Jonah Jameson is dead and Spider-Man has been framed for his murder. Wait, how can Jonah be dead if this is taking place immediately after ASM #38? Let's just say Mysterio's got something cooking....
|Cover Art:||Michael Zulli|
Spider-Man's not the most popular guy in town lately. Fairly understandable, considering all three news networks have him on tape murdering J. Jonah Jameson. But great responibility still comes with great power, so Spidey finds himself swinging to the city morgue trying to find the truth. What he discovers, along with the coroner and Jonah's son John, is a replica of Jonah dummied up to look like the publisher "but no more complex than a grandfather clock on the inside." Spider-Man assures John that he'll find Jonah, who at that moment is being tormented by his own special devil: "Spider-satan." ("Now I know I'm in hell!")
Actually, Jonah is not in hell. He's just trapped in one of Mysterio's illusions. Mysterio, apparently still trying to compensate for his own feelings of failure and humiliation, is thoroughly enjoying Jonah's torment. So much so that he manages to call up his friend Betsy and ask her for a date (even though he couldn't do it without the mask on). To his surprise, Betsy agrees, and "Quenty" sets "Hell" on autopilot and leaves Jonah to his misery.
Spider-Man, feeling a lack of self-worth as well, has blown off an encounter with Gwen Stacy to go in search of Jonah and Mysterio, whom he has easily pegged as the guy behind everything. Along the way he runs into the Sinister Six (minus one). A brief battle reveals the five so-called supervillains to be nothing more than out-and-out frauds. Spidey questions "Doc Ock" and finds out what he wanted to know: Mysterio has Jameson at Silver Star Studios, which just happens to be where Joe Smith's new movie is filming. Ignoring that in search of Jonah, he quickly finds him and pulls the plug on "Hell," much to the publisher's embarrassment.
Just then Mysterio returns both from his date and with his date (you know how some guys are, one little kiss and they never leave their girlfriends). The two trade a bit of verbal banter, "proving that we weren't the hapless geeks everyone seemed to think we were," but are interrupted by Mysterio's giant sphinx as it bursts from the floor. It carries Mysterio and Betsy off into the sky under cover of exploding rubber duckies--yes, you read that right--and Spider-Man barely has time to catch his breath before the entire studio explodes around him, leaving only the guy named Joe (who's wanting to prove something himself) perched precariously on the foot of the sphinx as it flies away. But what of Spidey and Jonah. . . ?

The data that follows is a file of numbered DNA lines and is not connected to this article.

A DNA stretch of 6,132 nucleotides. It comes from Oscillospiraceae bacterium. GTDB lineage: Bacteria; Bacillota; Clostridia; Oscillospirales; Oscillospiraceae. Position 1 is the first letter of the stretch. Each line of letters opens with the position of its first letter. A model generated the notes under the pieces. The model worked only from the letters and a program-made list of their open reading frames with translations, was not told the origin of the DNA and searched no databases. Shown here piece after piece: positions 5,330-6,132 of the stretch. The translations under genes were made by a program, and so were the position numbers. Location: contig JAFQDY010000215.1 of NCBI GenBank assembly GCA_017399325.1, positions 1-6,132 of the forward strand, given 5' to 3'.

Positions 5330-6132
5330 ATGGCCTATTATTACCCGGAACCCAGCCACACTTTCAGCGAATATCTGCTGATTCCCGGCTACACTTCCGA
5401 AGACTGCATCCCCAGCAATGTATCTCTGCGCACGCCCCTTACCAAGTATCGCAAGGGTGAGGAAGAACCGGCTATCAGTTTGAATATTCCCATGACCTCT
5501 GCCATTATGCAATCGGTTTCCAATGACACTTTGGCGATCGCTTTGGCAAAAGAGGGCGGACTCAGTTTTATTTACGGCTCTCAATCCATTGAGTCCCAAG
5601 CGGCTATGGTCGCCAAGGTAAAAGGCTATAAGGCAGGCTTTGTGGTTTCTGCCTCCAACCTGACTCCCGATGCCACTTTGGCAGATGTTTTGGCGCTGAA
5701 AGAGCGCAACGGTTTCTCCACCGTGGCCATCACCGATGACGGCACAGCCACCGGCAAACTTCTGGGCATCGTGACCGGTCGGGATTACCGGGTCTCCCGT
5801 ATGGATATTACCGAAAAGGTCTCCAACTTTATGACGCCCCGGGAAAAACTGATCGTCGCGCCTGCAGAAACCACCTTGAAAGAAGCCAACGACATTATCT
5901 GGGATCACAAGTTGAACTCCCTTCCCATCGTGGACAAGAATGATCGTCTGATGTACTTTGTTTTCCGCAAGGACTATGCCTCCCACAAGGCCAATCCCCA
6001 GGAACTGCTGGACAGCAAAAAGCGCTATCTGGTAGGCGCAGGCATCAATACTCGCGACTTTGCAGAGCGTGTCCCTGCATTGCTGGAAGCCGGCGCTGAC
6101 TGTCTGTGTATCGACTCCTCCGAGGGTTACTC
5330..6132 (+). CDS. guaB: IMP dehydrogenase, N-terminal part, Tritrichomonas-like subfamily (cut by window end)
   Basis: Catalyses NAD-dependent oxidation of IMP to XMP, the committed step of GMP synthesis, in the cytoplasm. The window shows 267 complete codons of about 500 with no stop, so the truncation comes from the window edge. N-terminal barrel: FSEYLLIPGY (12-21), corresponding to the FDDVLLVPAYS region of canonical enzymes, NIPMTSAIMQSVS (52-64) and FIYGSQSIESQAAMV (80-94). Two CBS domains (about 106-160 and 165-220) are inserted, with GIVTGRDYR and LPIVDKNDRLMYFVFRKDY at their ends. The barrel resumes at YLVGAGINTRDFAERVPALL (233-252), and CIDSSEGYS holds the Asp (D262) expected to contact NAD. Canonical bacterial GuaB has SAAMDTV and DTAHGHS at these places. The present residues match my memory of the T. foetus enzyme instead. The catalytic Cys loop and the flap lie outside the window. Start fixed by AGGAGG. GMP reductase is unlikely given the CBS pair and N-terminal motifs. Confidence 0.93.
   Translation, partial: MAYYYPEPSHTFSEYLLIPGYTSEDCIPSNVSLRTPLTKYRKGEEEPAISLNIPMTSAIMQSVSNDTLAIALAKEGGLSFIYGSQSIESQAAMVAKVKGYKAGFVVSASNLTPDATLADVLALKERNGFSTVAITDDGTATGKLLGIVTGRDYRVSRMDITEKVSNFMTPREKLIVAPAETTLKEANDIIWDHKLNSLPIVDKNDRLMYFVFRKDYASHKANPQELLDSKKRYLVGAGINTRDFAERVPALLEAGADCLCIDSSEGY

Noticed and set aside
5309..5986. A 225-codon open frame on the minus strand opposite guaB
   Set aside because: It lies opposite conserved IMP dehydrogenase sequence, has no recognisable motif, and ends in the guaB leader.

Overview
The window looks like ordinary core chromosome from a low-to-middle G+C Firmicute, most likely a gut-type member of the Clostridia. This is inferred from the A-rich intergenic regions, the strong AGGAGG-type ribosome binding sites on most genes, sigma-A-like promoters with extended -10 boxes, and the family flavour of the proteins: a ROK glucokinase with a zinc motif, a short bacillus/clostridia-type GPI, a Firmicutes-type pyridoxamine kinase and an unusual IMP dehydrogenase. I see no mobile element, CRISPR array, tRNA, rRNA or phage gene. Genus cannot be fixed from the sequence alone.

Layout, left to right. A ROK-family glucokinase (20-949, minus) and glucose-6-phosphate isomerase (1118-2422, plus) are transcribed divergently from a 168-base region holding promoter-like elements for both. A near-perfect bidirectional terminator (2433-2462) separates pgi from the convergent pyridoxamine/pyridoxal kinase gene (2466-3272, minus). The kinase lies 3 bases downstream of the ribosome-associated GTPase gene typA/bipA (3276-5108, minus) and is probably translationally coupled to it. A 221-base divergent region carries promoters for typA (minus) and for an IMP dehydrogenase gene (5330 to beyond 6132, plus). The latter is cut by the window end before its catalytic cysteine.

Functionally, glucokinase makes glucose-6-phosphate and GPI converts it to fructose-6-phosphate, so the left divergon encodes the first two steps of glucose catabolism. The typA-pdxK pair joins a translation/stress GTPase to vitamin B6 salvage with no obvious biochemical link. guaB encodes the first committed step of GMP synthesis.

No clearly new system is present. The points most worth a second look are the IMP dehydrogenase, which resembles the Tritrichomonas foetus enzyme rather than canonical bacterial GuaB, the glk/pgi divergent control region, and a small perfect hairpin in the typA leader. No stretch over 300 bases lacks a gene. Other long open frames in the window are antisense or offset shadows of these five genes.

Help me out here. Issue #2, page 12, panel 3. Did Spider-Man just flip off the faux Doc Ock?
I griped about the art last issue so I'll refrain from discussing it further. Issue #2 ramps up the "severe introvert trying to make good" theme by throwing the guy named Joe back into the mix, and while it is well written, I'm starting to wonder if some of the biggest problems in the Marvel universe couldn't be solved by 50 minutes on a psychiatrist's couch. At least we have "Spider-Satan" and some exploding rubber duckies to keep things moving along. It's hard to ruin a story that features exploding rubber duckies. We need to see more of this.
Betsy's character seems a bit unrealistic, too. Sure, love is blind, but she seems awfully taken with a guy who can't even talk to her without wearing a fishbowl over his head. You would think she would be a little more hesitant about giving him a big smooch, but who am I to stand in the way of romance, even the creepy kind?
Call me crazy but somehow I doubt Spidey and Jonah are dead this time either, but we'll see.
A great third issue could still make or break this story arc. For now it stands at three webs.